Solo Group aims to be one-stop shop’
Marco Montarsolo’s surname means “climbing alone” in Italian, and he is enjoying doing just that running his new business Solo Group of Companies.
Previously he was managing director at BeesMont Law Ltd with Sharon Beesley.
“I do feel like this is a time to be on my own,” he said. “Since I was 25 I have worked with large teams.”
Based on the third floor of Sofia House on Church Street, Solo Group has several companies under its umbrella.
“Solo Legal is a law firm which will be a small niche corporate law firm which will do some insurance work,” he said. “Then there will be Solo IP which will do trademarks and registration in Bermuda and the Caribbean.
“Solo Capital is the management company which will do independent directorships and economic substance work. Then we will do some brokerage work buying and selling businesses.”
He also has BM Corporate Services, a corporate administration company he started 12 years ago, formerly known as BeesMont Corporate Services.
“I have expanded on my existing corporate admin and legal knowledge to create a group of companies that can assist clients with a holistic approach to their business in terms of soup to nuts,” he said. “That is everything from your annual filings to your annual general meetings, to your meetings to your board of directors, to any economic substance, to any management issues you may need help with.
“That includes finding expertise in Bermuda you may need. Whether it be for valuations, or insurance, we can put you in touch with anyone you need. We are here to support your business as a one-stop shop.”
He wants to take a more holistic approach to client care.
“I want to partner with our clients and provide a more robust spectrum of services so they can just pick up the phone and call me any time,” he said. “They can concentrate on business while we help them in the background.”
Mr Montarsolo has wanted to do something that took care of the wider interests of clients for some time. He feels that full service law firms can be great for larger clients, but smaller clients can get confused about where to go for certain services.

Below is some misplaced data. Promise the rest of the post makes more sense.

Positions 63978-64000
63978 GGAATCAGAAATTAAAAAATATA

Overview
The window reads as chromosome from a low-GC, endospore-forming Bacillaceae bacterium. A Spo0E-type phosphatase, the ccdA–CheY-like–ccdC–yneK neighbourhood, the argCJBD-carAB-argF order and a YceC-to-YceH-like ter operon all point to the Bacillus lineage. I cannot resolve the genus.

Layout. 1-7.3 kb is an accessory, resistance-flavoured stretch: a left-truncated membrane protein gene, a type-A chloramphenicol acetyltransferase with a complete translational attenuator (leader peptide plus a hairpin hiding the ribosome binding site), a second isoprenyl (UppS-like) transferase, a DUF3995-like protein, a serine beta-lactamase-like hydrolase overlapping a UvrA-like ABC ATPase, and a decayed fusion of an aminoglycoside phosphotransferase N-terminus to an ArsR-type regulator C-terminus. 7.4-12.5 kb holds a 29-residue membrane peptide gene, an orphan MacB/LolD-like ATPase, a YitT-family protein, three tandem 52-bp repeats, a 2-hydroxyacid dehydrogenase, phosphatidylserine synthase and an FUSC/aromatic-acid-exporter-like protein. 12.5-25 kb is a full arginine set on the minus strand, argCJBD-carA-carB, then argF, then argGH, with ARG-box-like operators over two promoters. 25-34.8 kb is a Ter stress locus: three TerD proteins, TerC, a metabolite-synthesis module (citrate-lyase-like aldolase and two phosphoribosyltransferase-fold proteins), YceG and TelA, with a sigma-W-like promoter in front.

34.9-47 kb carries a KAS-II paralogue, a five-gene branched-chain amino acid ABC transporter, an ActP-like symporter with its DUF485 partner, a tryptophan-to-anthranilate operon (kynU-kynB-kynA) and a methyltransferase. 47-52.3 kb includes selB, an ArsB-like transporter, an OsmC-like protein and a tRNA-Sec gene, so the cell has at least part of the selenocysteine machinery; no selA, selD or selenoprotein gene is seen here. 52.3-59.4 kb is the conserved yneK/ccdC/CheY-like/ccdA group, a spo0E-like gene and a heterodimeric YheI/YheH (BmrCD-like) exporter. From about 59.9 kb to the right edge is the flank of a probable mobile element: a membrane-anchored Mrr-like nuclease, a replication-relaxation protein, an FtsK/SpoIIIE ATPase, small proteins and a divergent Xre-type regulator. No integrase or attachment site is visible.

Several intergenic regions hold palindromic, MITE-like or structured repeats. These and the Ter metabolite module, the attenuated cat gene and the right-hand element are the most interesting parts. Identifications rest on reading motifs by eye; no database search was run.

“We don’t want to pretend to be experts in everything, but we have very good relationships with other people, so we are happy to reach out to other people,” he said. “We can also help with discounted rates, and so forth.”
Clients range from medium-sized construction companies, service providers and accounting firms to exempt companies, investment holding companies or companies based in Bermuda that are trading globally.
“These are pretty interesting because these are some of the companies that will fall under economic substance,” he said. “They will need more infrastructure in Bermuda. We are also looking to partner with professionals who can provide independent directorships. Again we are looking at ourselves as the person who can facilitate the introductions.”
Economic substance rules, brought in to address European Union concerns over multinational enterprises using shell companies in low-tax jursdictions to avoid taxes, took effect this year. One of the major challenges with economic substance is that it comes with “regulation on steroids”, Mr Montarsolo said.
“With economic substance we were supposed to have done all the filings by June 30, but Covid-19 has delayed that,” he said. “We will have to see how that pans out next year.
“In many ways it could be an opportunity for Bermuda, but some clients, we have seen, thought it was not worth staying in Bermuda for that purpose.”
Mr Montarsolo said Covid-19 has been hard on some medium-sized local law firms.
He said: “Because I have the book of business through the corporate service provider and my own clients it is not so bad. It makes me more flexible.
“At this time in my life it is a good opportunity for me to focus on my core clients and building that book of business. I see a lot of opportunity, as there will be a lot of consolidation because of the regulation and because it is very difficult for the smaller corporate service providers.”
He said his business has put a lot of time and energy into technology and designing a platform to handle multiple different regulatory requirements.
“There are lots of data calls we get,” Mr Montarsolo said. “We get them from the Bermuda Monetary Authority and the Bermuda Bar Association. We are working on ways of automating those data calls so that we can collect the information in a more efficient way.
“But it is a huge investment. In order to survive you have to do that. There are going to be fewer and fewer players. For me it is good to carve out a little niche. It gives me the chance to allocate my assets where I need to.”
He said there are a lot of moving parts in setting up a business, but the Covid-19 lockdown gave him time to put his plans together.
“It has been a bit of a breather because we have seen a downturn in regular commercial activity,” he said. “It was a very good time to start something new and dedicate the resources to it. But it is a lot of work.”
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